||Bishop William H. Bullock, bishop emeritus of the Diocese of Madison, waves during the opening procession of his anniversary Mass August 12. (Catholic Herald photo/Kat Wagner)
MADISON -- It was a tribute to the priesthood and the episcopacy, but it was also a day to focus on one particular priest and bishop: Bishop William H. Bullock.
Bishop Bullock, bishop emeritus of the Diocese of Madison, was honored for 30 years as a bishop and 58 years as a priest during a celebration hosted by his successor, Bishop Robert C. Morlino.
The celebration took place on August 12, the actual date of Bishop Bullock’s consecration as a bishop in 1980. He was appointed as auxiliary bishop of the Archdiocese of St. Paul and Minneapolis by Pope John Paul II.
A native of Minnesota, Bishop Bullock went on to become the seventh bishop of Des Moines, Iowa, in 1987 and the third bishop of Madison in 1993. He became bishop emeritus in 2003.
The anniversary celebration began with a Mass in the chapel of the Bishop O’Connor Center in Madison with Bishop Bullock as principal celebrant. Concelebrants included Bishop Morlino; Bishop George O. Wirz, former auxiliary bishop of Madison; Bishop Paul J. Swain, bishop of Sioux Falls, S.D., and former vicar general of the Diocese of Madison; Bishop Lee A. Piché, auxiliary bishop of the Archdiocese of St. Paul and Minneapolis; and over 70 priests of the Diocese of Madison.
Deacons of the Mass were Deacon Timothy J. Renz and Deacon Jorge Miramontes, who started their seminary training when Bishop Bullock was bishop. Master of ceremonies was David Johannes, a seminarian of the Diocese of Madison.
Readers were Sr. Joan Wirz, the sister of Bishop Wirz, and Colleen Geary Carter, Bishop Bullock’s niece. Gift bearers were Adelaide Bullock and Elizabeth Bullock, sisters of Bishop Bullock, and Rebecca Geary Ludenia, Bishop Bullock’s niece.
The Madison Diocesan Choir and Saint Raphael Cathedral Choir directed by Patrick Gorman were music ministers. The Knights of Columbus Assembly 1200 of Madison provided a large honor guard.
Share God’s love
In his homily, Bishop Bullock urged people to share the love of God with others. He talked about Susan Boyle, the unassuming Scottish singer who astounded the world with her voice as she sang “I Dreamed a Dream” from Les Misérables on a reality television show.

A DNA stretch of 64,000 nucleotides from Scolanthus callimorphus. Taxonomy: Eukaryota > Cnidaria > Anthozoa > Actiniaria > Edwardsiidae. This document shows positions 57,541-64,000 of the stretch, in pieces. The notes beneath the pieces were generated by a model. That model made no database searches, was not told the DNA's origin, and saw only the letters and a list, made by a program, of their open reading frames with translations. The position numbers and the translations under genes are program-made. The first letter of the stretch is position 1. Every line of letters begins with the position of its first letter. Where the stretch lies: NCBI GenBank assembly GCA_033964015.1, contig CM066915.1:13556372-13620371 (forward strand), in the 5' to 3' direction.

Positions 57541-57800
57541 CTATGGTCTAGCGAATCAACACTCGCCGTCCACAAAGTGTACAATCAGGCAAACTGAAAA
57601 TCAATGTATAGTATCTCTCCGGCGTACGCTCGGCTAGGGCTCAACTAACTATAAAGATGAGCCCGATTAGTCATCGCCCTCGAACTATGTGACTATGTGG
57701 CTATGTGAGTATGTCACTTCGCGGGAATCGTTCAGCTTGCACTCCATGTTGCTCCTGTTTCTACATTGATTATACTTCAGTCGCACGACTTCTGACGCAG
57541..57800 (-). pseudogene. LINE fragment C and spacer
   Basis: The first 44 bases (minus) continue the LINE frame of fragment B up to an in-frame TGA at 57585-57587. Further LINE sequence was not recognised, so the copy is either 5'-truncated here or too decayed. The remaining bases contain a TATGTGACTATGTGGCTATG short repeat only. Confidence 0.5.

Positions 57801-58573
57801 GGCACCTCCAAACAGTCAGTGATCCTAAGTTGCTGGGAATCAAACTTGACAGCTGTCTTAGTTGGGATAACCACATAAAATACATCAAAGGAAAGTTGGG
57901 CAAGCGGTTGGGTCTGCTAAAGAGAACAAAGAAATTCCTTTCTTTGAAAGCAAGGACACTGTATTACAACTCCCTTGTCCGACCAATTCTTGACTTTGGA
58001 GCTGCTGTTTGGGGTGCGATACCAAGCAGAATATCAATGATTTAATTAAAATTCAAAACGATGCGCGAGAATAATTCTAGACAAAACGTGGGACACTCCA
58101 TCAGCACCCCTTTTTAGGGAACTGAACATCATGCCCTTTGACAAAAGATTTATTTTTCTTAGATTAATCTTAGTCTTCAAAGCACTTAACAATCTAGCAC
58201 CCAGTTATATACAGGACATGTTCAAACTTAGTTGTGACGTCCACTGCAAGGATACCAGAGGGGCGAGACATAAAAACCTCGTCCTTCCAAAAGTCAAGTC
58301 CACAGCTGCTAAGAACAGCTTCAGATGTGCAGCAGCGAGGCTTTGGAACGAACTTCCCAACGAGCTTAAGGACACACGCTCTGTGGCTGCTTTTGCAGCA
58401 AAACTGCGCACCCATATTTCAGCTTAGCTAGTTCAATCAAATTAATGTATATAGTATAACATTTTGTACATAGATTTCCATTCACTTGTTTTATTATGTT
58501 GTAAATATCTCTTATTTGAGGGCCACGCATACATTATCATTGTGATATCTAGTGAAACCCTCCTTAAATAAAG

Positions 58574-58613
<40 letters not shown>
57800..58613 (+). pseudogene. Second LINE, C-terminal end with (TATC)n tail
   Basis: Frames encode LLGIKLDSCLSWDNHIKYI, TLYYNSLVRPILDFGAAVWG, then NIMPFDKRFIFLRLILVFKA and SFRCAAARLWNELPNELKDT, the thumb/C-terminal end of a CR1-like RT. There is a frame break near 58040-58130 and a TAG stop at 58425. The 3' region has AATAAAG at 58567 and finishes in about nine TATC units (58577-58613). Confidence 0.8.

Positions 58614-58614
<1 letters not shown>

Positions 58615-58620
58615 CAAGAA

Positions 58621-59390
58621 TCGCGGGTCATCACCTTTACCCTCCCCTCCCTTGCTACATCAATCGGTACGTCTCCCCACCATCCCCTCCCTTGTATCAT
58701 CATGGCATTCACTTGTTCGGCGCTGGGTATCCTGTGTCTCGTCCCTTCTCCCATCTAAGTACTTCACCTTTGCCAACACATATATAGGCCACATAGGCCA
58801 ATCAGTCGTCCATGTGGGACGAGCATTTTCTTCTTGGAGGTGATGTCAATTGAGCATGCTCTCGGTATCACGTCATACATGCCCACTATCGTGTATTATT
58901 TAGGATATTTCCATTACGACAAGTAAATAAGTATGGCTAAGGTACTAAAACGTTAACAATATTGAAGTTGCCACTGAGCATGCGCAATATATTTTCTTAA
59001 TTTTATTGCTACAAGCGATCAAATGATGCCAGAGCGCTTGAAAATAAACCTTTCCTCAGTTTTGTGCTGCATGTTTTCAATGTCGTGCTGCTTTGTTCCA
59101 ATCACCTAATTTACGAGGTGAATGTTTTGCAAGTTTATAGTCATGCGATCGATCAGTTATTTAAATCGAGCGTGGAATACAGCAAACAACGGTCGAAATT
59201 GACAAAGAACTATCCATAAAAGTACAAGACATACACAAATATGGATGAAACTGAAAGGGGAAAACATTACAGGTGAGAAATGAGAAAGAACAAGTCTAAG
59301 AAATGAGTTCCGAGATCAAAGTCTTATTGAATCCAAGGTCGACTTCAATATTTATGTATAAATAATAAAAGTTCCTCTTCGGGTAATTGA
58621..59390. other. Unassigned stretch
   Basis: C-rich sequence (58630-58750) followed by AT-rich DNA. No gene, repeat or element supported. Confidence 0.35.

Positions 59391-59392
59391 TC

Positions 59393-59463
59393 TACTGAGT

“Her music cued, and this middle-aged woman with the frizzed hair and drab dress opened her lips — and the angels sang,” recalled Bishop Bullock. “Her voice was so powerful, beautiful, moving, and uplifting. It was indeed a special moment.
“May I propose for your consideration that there is a Susan Boyle in each one of us: a God of love who abides in us, who is waiting for us to open our lips and sing of his love so that the whole world can hear.”
Bishop Bullock reminded his listeners that God wants us to become people who listen to and do His Word as vines on the branches.
“We are all called to be people of love and service, deeply rooted in the Church. The image is clear – the vine grower is the Father, the vine is Jesus, and we are the branches. We are his Church and we must love the Church in all its splendor and in spite of all its scandal,” said Bishop Bullock.
“God gives us an empowering love that he expresses in a three-fold way: first through his creation, second through his Word, and third through his body, the Church.”
The beauty of nature
Bishop Bullock recalled that Jesus taught using parables, often drawing on images of nature familiar to us: the sheep and the shepherd, the grape vines or fig trees, the seed and the sower, the lowly sparrow, fish and fishermen, wheat and chaff.
“In the beauty of all that God — from those very small particles scientists study to the fertile mustard seed of the Gospel, from the sweat of honest labor to the sweet voice raised in angelic song, we believe that all in nature and in human life reflects the glory and beauty of God, our Creator, and that he made it all because he loves us.”